Connecticut residents rely on the hard work of many different types of workers for the products they use in everyday life, including those who work in the potentially dangerous pipeline transportation industry. Those who perform their duties in the pipeline transportation industry may be involved with transporting various products from one location to the next, including natural gas, refined petroleum products, slurry, and crude oil. Involvement with these materials, as well as the heavy machinery necessary for the job, may lead to work-related injuries.

According to the Bureau of Labor Statistics, for every 100 full-time workers in the pipeline transportation industry in 2014, there were three fatalities. In 2013, there was one fatality for every 100 workers, and in 2011, four fatalities. No data was available for fatalities from 2012. Additionally, in 2014, for every 100 full-time pipeline workers, there were 1.8 recordable cases of injury or illness. The Bureau of Labor Statistics classifies on-the-job injuries or illnesses as those in which a work exposure or event either contributes to a worker’s ailment, causes it, or significantly aggravates a pre-existing condition.

Pipeline-related workplace accidents may result from a number of different scenarios. Two frightening causes of fatal injuries are fires and explosions. Working closely with flammable materials, these workers are at risk of being injured when a combustible material explodes. Additionally, exposure to harmful environments or substances may lead to dire health consequences for a worker. Another common cause of injury for pipeline workers is knee injuries, which can take a long time to recover from, and rehabilitation is often necessary in these instances.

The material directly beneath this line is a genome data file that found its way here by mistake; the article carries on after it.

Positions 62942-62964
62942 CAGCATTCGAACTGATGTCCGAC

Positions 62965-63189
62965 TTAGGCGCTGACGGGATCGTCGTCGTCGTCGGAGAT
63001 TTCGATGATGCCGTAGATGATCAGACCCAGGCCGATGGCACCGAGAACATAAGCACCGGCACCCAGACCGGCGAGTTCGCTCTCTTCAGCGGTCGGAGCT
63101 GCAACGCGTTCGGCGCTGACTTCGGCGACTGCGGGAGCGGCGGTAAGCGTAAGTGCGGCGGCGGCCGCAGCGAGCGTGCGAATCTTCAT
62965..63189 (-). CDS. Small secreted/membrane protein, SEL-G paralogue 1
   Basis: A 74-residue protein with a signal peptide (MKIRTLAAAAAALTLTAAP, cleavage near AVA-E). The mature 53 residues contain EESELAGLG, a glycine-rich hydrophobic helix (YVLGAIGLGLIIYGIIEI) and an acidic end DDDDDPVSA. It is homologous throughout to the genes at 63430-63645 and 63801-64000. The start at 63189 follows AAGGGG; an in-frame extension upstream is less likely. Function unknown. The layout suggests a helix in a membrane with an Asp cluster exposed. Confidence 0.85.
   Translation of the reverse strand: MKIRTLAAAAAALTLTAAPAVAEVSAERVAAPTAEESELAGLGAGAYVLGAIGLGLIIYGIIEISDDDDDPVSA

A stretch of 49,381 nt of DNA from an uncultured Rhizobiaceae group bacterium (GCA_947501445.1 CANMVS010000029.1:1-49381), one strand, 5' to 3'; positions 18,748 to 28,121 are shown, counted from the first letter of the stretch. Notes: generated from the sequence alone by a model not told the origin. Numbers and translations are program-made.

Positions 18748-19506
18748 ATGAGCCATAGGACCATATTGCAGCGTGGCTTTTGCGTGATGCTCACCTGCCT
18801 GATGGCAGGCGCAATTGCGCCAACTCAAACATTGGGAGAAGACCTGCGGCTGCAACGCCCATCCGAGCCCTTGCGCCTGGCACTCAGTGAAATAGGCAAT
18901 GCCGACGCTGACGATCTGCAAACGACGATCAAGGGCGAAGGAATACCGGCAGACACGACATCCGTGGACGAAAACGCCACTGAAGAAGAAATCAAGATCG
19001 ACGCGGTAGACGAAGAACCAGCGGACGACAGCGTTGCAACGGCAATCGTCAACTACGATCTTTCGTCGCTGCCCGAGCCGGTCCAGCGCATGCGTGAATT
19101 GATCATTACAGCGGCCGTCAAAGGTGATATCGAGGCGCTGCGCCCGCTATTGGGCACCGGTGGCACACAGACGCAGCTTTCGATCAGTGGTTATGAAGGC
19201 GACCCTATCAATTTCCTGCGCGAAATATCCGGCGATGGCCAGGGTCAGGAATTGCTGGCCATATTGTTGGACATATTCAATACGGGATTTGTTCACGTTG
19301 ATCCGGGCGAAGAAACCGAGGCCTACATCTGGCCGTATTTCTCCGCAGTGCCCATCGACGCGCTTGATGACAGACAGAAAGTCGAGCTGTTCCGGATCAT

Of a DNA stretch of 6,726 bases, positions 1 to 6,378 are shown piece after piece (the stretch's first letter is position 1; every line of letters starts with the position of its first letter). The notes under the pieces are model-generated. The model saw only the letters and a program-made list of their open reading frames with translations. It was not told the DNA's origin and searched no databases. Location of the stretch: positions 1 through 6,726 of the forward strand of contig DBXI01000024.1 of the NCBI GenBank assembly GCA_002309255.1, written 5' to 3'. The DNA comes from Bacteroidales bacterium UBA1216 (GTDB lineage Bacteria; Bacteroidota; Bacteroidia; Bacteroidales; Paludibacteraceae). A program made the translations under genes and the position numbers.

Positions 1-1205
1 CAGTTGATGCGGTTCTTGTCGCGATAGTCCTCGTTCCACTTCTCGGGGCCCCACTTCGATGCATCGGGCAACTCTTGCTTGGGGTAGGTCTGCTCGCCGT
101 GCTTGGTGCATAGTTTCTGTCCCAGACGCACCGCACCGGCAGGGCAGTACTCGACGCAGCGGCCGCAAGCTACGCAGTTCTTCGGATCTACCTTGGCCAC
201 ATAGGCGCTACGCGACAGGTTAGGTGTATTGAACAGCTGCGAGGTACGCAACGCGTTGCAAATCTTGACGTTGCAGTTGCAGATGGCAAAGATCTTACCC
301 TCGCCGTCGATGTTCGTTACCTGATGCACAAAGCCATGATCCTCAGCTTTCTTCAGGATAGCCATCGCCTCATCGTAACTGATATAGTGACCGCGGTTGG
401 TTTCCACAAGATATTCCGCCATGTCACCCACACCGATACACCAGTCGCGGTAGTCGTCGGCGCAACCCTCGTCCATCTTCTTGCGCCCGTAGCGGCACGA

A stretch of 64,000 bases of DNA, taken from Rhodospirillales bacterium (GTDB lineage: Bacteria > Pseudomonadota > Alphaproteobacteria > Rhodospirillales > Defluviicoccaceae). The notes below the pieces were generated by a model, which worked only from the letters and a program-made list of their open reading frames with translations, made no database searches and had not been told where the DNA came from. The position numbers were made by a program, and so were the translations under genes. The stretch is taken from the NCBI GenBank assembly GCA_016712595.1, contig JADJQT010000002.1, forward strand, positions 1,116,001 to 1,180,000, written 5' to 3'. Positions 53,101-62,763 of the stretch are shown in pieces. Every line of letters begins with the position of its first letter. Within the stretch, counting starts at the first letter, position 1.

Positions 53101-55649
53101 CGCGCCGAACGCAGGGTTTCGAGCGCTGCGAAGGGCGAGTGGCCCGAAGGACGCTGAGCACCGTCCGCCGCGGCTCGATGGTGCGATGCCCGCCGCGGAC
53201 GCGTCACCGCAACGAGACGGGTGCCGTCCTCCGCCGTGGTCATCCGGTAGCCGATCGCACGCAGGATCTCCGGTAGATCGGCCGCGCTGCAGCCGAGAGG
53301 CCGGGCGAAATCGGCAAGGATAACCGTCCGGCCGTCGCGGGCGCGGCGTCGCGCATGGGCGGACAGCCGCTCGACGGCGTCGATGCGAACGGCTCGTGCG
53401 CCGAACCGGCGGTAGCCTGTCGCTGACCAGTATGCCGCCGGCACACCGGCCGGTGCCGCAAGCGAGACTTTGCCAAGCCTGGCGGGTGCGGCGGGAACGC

The good news is that workers’ compensation benefits may be available for a pipeline worker injured on the job, which can assist with medical expenses and lost wages. It may, thus, be wise for an injured worker to consult with an attorney for guidance about how to pursue such a claim.

Source: Bureau of Labor Statistics, “Pipeline Transportation: NAICS 486,” accessed July 1, 2016